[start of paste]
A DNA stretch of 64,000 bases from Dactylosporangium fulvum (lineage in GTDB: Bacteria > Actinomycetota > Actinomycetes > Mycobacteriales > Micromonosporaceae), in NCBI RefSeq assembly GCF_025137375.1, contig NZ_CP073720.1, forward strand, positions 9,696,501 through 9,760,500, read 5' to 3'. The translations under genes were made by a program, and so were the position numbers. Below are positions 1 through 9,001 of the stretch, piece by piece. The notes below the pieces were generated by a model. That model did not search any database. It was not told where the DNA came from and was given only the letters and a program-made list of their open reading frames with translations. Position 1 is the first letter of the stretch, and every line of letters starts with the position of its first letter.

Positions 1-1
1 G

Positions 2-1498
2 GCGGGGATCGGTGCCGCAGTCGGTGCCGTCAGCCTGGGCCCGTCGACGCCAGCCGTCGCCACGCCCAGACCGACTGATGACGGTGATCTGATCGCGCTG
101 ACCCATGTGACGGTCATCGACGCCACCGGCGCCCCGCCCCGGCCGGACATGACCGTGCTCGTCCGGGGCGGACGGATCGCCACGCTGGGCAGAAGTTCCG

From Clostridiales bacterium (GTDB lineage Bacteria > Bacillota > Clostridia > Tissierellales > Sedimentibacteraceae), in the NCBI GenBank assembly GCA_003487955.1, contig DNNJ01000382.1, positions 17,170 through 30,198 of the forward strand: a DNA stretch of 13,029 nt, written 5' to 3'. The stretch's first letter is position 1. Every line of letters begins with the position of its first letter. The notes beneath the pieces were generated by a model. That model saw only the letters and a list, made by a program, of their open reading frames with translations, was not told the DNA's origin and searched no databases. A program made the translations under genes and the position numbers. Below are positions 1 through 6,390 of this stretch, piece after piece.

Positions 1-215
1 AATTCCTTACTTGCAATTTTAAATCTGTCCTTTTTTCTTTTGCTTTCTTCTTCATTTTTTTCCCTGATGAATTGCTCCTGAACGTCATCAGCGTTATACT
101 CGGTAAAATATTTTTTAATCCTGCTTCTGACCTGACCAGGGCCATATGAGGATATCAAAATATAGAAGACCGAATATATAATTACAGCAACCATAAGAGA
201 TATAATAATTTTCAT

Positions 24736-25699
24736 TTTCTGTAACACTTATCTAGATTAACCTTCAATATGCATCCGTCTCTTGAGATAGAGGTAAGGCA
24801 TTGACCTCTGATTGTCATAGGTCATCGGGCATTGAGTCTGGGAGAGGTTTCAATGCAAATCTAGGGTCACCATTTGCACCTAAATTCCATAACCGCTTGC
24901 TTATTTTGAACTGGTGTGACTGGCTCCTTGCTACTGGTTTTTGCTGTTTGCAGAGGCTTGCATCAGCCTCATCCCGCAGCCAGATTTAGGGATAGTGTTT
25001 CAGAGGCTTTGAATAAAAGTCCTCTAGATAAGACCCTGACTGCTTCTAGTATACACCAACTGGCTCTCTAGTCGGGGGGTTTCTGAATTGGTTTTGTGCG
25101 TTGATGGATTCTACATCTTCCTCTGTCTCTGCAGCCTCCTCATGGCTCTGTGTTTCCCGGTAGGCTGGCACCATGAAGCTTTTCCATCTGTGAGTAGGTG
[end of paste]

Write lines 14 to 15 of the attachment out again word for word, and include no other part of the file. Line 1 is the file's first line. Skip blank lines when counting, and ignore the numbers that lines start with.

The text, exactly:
24801 TTGACCTCTGATTGTCATAGGTCATCGGGCATTGAGTCTGGGAGAGGTTTCAATGCAAATCTAGGGTCACCATTTGCACCTAAATTCCATAACCGCTTGC
24901 TTATTTTGAACTGGTGTGACTGGCTCCTTGCTACTGGTTTTTGCTGTTTGCAGAGGCTTGCATCAGCCTCATCCCGCAGCCAGATTTAGGGATAGTGTTT